CQUni providing students with unique opportunity to design solutions for local issues

Published:10 April 2019

Bundaberg student Leslie Lowe has been involved in the organisation of the event and was responsible for setting the direction of the theme.

More than 20 CQUniversity students will converge on the Bundaberg campus from 15-17 April, for a three-day immersive workshop that will see them work with community and industry, to design innovative solutions to social issues.

During the workshop, students will collaborate with stakeholders to consider a social issue, learn social innovation principles and practice, and design possible solutions.

Importantly, the theme of the workshop will centre on the question of ‘How First Nation knowledge and practice around agriculture, sustainable farming and land management might interface with new technology to maintain and regenerate local ecosystems’.

Event organiser and CQUniversity Social Innovation program manager, Ashley Clarke explained that the workshop would help students to build their capacity in several key areas including leadership, problem-solving, empathy and teamwork.

“We received a large amount of interest in this event and we will have a group of more than 20 students join us for this workshop.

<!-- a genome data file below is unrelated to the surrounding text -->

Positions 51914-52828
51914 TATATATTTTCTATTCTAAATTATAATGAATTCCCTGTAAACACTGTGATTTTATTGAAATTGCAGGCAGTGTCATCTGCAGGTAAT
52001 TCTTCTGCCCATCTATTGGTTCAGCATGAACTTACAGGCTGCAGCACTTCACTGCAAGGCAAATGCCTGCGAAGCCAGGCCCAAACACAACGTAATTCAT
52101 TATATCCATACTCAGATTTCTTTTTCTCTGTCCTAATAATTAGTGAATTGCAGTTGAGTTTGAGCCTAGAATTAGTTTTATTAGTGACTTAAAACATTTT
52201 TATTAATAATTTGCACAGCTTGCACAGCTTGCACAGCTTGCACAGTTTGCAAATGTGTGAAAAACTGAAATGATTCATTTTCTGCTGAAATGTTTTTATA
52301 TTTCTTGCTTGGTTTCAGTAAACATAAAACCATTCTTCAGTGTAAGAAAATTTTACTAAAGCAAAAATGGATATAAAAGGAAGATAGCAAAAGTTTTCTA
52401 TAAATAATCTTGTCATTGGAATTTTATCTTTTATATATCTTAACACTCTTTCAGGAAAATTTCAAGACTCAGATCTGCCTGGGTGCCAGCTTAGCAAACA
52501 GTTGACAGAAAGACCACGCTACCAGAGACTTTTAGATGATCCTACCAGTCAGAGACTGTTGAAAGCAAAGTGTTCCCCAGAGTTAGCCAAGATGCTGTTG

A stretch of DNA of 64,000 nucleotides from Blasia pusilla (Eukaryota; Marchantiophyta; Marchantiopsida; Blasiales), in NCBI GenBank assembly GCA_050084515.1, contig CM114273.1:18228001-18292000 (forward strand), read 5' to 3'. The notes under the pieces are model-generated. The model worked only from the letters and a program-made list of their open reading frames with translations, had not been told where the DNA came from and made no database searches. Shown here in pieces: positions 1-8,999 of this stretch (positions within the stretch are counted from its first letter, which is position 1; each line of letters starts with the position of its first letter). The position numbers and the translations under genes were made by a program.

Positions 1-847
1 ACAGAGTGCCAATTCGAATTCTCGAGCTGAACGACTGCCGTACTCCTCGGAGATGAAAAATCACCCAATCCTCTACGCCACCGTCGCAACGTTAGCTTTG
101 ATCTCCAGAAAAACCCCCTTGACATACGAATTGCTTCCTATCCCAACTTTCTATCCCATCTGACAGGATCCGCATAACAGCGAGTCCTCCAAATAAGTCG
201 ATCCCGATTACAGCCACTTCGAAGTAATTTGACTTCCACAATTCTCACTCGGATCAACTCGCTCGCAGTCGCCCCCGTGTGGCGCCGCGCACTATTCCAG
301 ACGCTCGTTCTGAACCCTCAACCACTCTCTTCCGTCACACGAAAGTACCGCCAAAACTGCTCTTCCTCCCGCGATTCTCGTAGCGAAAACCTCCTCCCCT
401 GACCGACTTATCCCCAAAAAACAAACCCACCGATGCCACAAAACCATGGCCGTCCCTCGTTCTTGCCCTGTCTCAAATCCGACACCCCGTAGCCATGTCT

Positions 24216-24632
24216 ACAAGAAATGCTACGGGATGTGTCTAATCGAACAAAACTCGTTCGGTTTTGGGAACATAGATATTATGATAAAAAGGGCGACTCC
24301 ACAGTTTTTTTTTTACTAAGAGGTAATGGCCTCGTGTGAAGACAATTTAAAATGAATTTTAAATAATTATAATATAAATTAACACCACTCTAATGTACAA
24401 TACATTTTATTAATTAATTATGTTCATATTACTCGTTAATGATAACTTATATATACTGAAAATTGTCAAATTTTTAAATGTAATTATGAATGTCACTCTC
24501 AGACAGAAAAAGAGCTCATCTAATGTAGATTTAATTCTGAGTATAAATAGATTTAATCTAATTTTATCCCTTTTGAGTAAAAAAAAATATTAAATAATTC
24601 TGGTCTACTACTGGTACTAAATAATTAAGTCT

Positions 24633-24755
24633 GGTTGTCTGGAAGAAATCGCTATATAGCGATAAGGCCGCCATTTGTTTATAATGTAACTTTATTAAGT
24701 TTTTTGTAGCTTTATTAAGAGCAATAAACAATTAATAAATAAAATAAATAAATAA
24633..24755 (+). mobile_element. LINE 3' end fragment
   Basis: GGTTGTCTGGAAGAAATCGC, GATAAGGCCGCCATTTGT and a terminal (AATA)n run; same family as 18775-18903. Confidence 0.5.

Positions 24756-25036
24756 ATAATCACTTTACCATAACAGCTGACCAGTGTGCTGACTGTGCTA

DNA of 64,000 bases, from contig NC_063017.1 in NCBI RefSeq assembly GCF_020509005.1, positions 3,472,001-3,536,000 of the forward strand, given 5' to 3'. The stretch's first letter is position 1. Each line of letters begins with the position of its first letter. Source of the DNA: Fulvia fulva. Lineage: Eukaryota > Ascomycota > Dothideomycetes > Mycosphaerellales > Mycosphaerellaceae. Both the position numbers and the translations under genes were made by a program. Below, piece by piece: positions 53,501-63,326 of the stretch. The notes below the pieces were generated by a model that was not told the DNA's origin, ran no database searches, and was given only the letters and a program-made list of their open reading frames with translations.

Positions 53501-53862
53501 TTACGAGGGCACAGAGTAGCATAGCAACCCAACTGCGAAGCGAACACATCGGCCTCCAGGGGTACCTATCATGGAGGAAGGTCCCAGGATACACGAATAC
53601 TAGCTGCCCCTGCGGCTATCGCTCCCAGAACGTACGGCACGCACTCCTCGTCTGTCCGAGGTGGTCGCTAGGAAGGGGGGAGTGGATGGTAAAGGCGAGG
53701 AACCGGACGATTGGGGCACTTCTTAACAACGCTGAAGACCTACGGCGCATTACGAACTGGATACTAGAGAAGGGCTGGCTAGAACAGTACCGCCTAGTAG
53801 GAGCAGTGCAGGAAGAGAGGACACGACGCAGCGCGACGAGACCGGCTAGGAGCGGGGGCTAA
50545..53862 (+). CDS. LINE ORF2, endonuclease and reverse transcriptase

“The group will be made up of local students, plus others, who will visit the region from Gladstone, Noosa and Rockhampton.

“This is the first time we have conducted a workshop that is focused on the application of First Nations’ knowledge and practice and we are really excited to work with our students, community and industry partners, and traditional owners, to develop new ideas and design sustainable solutions that could potentially be applied to local issues,” said Ms Clarke.

Bundaberg student Leslie Lowe has been involved in the organisation of the event and was responsible for setting the direction of the theme.

“I have been involved in a number of social innovation activities during my time as a student at CQUniversity.

“These activities have helped to shape my perspective and have enriched my learnings, and I am now excited about taking on a more mentoring focused role at this workshop.

“As an Indigenous man I am passionate about the theme of this workshop and I look forward to working with students to see how they will apply Indigenous knowledge and practice to their ideas,” said Mr Lowe.  

During the three-day workshop, students will participate in lectures, professional development and networking, site visits and cultural training.

The event will conclude with a pitch afternoon where participants will present their ideas in groups to invited guests from community and industry.

The event has been made possible thanks to support from Bundaberg Brewed Drinks, Bundaberg Regional Council, Burnett Mary Regional Group, Gidarjil Development Corporation, Greensill Farming Group, Queensland Computers, Queensland Rail and TECKnology Indigenous Corporation.

For more information on the event, please contact